Curtis Whatley is a past member of the 50CAN team. 

Here’s what educators, advocates, wonks and policymakers are talking about today:

News & analysis

Public money finds back door to private schools
When the Georgia legislature passed a private school scholarship program in 2008, lawmakers promoted it as a way to give poor children the same education choices as the wealthy. Spreading at a time of deep cutbacks in public schools, the programs are operating in eight states and represent one of the fastest-growing components of the school choice movement. This school year alone, the programs redirected nearly $350 million that would have gone into public budgets to pay for private school scholarships for 129,000 students, according to the Alliance for School Choice, an advocacy organization. Legislators in at least nine other states are considering the programs. While the scholarship programs have helped many children whose parents would have to scrimp or work several jobs to send them to private schools, the money has also been used to attract star football players, expand the payrolls of the nonprofit scholarship groups and spread the theology of creationism, interviews and documents show. Even some private school parents and administrators have questioned whether the programs are a charade. Most of the private schools are religious. Nearly a quarter of the participating schools in Georgia require families to make a profession of religious faith, according to their Web sites. Many of those schools adhere to a fundamentalist brand of Christianity. A commonly used sixth-grade science text retells the creation story contained in Genesis, omitting any other explanation. An economics book used in some high schools holds that the Antichrist — a world ruler predicted in the New Testament — will one day control what is bought and sold. The programs are insulated from provisions requiring church-state separation because the donations are collected and distributed by the nonprofit scholarship groups. (New York Times)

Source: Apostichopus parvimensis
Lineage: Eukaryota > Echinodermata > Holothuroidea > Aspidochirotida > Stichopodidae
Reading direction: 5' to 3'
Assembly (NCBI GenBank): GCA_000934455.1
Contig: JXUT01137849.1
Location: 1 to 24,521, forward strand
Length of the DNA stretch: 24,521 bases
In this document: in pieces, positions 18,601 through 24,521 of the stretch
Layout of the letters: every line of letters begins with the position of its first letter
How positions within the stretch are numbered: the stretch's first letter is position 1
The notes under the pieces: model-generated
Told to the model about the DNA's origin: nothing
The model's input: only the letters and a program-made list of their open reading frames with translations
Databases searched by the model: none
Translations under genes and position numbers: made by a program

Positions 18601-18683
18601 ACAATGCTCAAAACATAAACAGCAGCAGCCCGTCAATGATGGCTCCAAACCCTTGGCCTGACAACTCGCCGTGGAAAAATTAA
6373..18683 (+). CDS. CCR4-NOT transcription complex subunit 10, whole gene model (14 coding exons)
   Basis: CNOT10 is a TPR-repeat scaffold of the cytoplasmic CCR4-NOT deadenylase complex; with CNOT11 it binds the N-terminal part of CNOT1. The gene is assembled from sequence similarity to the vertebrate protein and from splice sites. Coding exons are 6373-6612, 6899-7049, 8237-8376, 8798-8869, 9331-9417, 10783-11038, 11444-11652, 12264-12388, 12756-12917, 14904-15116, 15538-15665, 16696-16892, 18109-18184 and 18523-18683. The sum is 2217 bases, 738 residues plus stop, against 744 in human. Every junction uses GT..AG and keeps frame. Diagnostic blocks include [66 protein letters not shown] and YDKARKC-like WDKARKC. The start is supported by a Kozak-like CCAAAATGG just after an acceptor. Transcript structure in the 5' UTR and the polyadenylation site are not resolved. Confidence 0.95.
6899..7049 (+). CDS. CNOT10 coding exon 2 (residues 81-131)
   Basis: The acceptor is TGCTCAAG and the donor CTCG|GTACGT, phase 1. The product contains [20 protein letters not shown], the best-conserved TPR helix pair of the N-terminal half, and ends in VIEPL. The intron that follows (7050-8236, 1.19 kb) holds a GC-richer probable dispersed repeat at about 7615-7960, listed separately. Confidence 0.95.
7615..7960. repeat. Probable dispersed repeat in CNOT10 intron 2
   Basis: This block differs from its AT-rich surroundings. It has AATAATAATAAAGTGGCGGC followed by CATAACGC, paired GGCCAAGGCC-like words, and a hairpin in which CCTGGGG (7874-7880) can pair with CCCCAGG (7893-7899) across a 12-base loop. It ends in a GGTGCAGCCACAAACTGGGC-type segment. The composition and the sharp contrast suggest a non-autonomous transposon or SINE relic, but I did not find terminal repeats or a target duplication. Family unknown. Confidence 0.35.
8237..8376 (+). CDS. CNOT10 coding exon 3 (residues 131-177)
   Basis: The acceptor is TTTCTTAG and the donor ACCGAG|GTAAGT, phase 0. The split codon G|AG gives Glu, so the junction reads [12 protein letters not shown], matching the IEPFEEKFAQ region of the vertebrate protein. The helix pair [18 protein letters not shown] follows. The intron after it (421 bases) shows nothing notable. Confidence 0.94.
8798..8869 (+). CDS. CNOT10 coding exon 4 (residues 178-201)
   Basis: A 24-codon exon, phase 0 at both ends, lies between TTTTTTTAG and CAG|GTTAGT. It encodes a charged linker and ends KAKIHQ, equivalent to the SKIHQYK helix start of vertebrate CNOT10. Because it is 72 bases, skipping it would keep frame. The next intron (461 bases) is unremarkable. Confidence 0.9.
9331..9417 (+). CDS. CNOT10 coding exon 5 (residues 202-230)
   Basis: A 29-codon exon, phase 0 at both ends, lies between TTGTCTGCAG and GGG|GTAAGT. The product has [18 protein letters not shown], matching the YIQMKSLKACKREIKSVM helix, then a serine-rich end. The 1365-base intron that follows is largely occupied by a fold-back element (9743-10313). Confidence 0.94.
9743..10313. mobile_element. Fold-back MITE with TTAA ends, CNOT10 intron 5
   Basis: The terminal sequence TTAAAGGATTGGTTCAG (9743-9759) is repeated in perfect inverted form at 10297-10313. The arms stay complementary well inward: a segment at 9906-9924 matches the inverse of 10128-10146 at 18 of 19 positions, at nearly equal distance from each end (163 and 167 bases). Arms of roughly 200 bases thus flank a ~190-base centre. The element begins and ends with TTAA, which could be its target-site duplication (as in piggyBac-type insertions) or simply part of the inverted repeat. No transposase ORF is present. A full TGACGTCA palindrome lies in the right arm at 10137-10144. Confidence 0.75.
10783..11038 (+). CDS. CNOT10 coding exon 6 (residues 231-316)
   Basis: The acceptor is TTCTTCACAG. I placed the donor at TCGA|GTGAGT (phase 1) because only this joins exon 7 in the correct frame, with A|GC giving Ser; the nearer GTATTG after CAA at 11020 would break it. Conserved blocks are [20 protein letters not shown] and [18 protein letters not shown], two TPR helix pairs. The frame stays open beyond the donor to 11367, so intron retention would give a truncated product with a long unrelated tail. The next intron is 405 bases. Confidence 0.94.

District grant contest unveiled
School districts will be able to submit proposals for innovative educational programs this year to compete for federal grants of up to $25 million under a new national contest, part of the three-year-old Race to the Top program. Rules for the competition were to be announced on Tuesday by the Department of Education. Like the department’s state-level competition for federal grants that preceded it, the program will require systems for measuring student progress and assessing teachers and administrators and will target low-income communities. Under the department’s rules, the schools included in each application must have at least 40 percent of students qualify for federally subsidized school lunches. A spokesman for the department said it would look for programs that provide ways to tailor instruction to individual students. “We need to take classroom learning beyond a one-size-fits-all model and bring it into the 21st century,” Arne Duncan, the education secretary, said in a statement. The rules require districts to show how they will focus resources on “students facing significant challenges, such as students with disabilities, English learners and students affected by impacts of poverty or family instability.” In the last three rounds, the Race to the Top competition has awarded about $4 billion in grants to 22 states and the District of Columbia. The district-level phase of the program will be much smaller, with about $400 million that could be distributed among 15 to 20 applicants around the country. School districts can apply on their own or in a consortium with neighboring districts and propose programs that encompass all students or just a subset, making it easier to achieve the low-income population target. A district can specify schools, grade levels and even academic subjects in its application. (New York Times)